Several news outlets published the numbers from leading Venezuelan polling firm Datanalisis two weeks ago, the day after their private June Omnibus poll came out. So the poll’s basic tendencies are well known. Here I am going to dig into the numbers a little further to see what we can find about the sources of Hugo Chávez’s (HCF) strength with the electorate and the reasons for Henrique Capriles Radonski’s (HCR) lagging campaign.

Datanalisis’ June Omnibus (which is really based on fieldwork from the last week of May) showed the electoral race to be largely unchanged. HCR went up two points from 25.9% in April to 27.7% in May, while HCF increased a half point from 42.9% to 43.6%. Given that the margin of error is 2.7% these percentages should be considered unchanged from Datanalisis’ April numbers.

Datanalisis did an update flash poll after the candidate enrollments in early-June. This is important because many opposition commentators saw this as a breakout moment for HCR, given the considerable mobilization of people. As it used a smaller sample it has a slightly higher margin of error (3.7%). It showed HCF with 42.6% and HCR with 28.8%. Adjusted for the probable direction of undecided votes leads to HCF at 44.4% and HCR at 30.2%. Here as well, given the margin of error, this flash poll does not show movement in favor of either candidate.

Digging deeper into the poll there is more bad news for HCR. Underlining some of the problems Capriles’ campaign has had getting its message out, less than half of respondents had heard of HCR’s “Jobs for Everyone” program. Interestingly, of those who had heard of it, over half of government supporters say it is a good plan and less than thirty percent disagree with it. Over 80% of the “Ni Nis” (those who support neither the Chávez government nor the opposition) agree with it.

But probably the biggest problem for HCR is not his campaign but the popularity of HCF. Chávez’s popularity, in this poll at 62.4%, has resurged in the past six months, reaching levels not seen since the closing of RCTV in 2007.  Partly accounting for this resurgence is the significant movement among Ni Nis in the past six months. While at the end of 2011 Ni Nis were evenly split in their positive or negative evaluation of HCF, these trends have progressively bifurcated. Now HCF has 57.9% support among Ni Nis and a 33.4% disapproval rating.

HCR, in contrast, has 45.6% approval rate in his “work for the country.” This has, like the intended vote, actually declined five points since shortly after the primaries. This, of course has corresponded with a decline in identification with opposition parties from close to 30% at the time of the legislative elections to 21.5% now.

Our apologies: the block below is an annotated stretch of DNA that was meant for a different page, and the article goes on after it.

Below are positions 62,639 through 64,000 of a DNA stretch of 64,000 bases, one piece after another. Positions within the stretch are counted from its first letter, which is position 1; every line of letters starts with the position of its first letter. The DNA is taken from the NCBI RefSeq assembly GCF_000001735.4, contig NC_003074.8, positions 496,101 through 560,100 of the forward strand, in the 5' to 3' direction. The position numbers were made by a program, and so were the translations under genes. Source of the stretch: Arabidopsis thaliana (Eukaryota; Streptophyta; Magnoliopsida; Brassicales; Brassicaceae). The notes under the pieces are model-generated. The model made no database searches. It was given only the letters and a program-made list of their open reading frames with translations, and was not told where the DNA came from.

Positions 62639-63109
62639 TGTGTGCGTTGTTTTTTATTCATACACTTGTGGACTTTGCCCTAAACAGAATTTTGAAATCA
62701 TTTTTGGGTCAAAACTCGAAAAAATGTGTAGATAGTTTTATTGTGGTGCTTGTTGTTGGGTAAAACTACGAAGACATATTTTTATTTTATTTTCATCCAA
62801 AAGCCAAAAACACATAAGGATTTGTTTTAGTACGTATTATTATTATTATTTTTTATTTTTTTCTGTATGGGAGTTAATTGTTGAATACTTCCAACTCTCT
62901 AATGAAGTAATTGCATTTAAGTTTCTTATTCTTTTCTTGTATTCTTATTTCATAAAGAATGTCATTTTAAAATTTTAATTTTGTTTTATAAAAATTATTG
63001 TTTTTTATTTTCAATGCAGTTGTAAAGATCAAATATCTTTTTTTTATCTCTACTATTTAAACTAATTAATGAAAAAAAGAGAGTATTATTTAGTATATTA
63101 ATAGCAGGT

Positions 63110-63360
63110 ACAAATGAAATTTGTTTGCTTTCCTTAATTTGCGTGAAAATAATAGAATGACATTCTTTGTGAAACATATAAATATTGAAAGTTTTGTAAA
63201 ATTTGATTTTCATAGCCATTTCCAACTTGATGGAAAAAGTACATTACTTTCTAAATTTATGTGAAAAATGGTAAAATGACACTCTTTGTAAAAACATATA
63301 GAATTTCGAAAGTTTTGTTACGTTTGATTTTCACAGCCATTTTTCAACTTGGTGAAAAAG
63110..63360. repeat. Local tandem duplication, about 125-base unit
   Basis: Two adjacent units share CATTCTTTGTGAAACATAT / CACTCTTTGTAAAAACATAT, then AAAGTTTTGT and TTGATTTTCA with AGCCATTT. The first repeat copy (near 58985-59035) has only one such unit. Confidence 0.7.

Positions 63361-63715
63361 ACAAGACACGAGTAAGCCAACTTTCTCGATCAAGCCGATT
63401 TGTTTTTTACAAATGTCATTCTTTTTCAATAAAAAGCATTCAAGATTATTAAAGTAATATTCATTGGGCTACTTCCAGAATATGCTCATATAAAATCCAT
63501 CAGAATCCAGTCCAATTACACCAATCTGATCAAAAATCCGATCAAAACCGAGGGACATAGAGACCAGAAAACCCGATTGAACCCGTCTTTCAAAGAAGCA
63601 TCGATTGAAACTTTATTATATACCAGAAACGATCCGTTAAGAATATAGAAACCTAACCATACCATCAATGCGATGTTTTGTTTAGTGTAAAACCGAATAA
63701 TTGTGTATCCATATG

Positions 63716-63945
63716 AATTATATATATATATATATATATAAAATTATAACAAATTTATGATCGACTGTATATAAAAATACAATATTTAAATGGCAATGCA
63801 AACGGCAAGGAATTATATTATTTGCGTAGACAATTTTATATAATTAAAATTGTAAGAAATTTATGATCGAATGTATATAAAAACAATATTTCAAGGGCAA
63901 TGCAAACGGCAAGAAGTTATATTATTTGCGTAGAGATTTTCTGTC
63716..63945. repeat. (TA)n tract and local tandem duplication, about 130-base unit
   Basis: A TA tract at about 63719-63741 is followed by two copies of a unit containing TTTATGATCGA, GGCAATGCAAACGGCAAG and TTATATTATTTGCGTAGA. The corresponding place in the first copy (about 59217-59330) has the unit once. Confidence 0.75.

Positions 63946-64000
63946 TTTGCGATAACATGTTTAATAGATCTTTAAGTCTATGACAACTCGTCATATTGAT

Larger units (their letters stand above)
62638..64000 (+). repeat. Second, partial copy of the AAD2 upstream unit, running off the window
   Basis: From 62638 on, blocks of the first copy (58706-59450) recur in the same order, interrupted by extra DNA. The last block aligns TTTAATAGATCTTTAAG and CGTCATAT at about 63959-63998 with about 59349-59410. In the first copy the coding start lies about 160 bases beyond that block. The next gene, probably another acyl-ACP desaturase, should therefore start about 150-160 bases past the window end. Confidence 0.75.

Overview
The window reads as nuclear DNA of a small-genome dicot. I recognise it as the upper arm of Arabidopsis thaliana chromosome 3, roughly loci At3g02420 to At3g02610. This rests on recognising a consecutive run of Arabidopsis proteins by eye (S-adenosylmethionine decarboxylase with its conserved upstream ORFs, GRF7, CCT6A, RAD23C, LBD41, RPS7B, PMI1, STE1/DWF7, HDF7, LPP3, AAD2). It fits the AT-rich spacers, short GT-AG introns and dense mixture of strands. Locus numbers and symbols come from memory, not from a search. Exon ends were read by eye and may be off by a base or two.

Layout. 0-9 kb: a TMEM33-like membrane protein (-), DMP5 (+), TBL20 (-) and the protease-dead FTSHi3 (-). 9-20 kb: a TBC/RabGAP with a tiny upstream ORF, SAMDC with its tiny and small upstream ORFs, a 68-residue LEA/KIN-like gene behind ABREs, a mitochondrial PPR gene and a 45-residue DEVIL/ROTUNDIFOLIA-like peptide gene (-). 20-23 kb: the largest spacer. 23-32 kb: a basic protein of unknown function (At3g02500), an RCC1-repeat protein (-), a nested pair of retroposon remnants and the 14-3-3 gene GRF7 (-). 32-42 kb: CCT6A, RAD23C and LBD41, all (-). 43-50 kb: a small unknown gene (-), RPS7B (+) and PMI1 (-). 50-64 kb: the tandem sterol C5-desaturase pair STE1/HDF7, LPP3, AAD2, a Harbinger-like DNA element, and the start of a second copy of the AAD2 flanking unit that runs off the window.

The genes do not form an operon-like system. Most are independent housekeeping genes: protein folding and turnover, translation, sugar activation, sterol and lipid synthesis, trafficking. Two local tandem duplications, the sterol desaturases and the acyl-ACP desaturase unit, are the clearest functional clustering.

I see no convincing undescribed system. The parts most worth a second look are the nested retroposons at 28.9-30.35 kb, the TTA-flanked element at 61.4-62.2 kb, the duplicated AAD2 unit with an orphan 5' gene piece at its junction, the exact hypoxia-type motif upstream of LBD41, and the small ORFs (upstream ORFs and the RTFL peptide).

Here again, much of this appears to be based on economics with “personal situation” receiving an 81.9% positive response. This is higher than at any time since 2007. Over the years, positive perception of personal situation has a positive .821 correlation with HCF’s approval levels (in other words, when one goes up so does the other).

Also worrying for the HCR campaign are respondent perceptions of the parties. The PSUV approval level is currently at 56.8% while opposition parties’ collective approval level has descended to 36.6%. This twenty-point spread is quite a dramatic change over the past 20 months. At the time of the legislative elections in September 2010, the opposition parties were favored by 5 points or more. A year ago the parties were tied. In the past year, however, they have progressively diverged.

Identification with parties has likewise diverged. While in September 2010 identification with government and opposition parties was roughly equal in the mid-20s, now the PSUV leads 35.2% to 12%. It is not at all clear to me what explains this trend, given the MUD’s successful primaries campaign and electoral event, and I haven’t heard any analysis. It could well simply be a reflection of the increase in Chavez popularity. But I will be keeping an eye on this, keep trying to understand it, and hopefully provide commentary on it in the future.

Datanalisis also calculates “party articulation” (basically whether people identify with the party of the presidential option they support). This shows the government with 93.9% articulation and the opposition with 55.8%. This could have a significant impact on mobilization of the vote.

Probably the only good news for HCR in these numbers is the fact that 28.7% of the voters are still undecided. But to catch-up with Chávez with undecided voters Capriles would have to get the vote of four out of five of them.

One potential weak point in the government’s electoral support is that fully two-thirds of the population believes that HCF is cured or will be cured. The number of people who think his sickness will impact the campaign has increased slightly, but still about half of the population thinks that Chávez’s sickness will not affect his ability to govern if he is reelected. Thus if HCF’s health were to rapidly deteriorate in a clear and undeniable way, these numbers could move. Furthermore, much of HCF’s surge comes from Ni Nis which, by definition, must be considered “soft”support and could be seriously influenced by failing health of the candidate

Tomorrow I will post an analysis of the numbers from another leading polling firm Consultores 21, and try to figure out why they are so different from those provided by Datanalisis.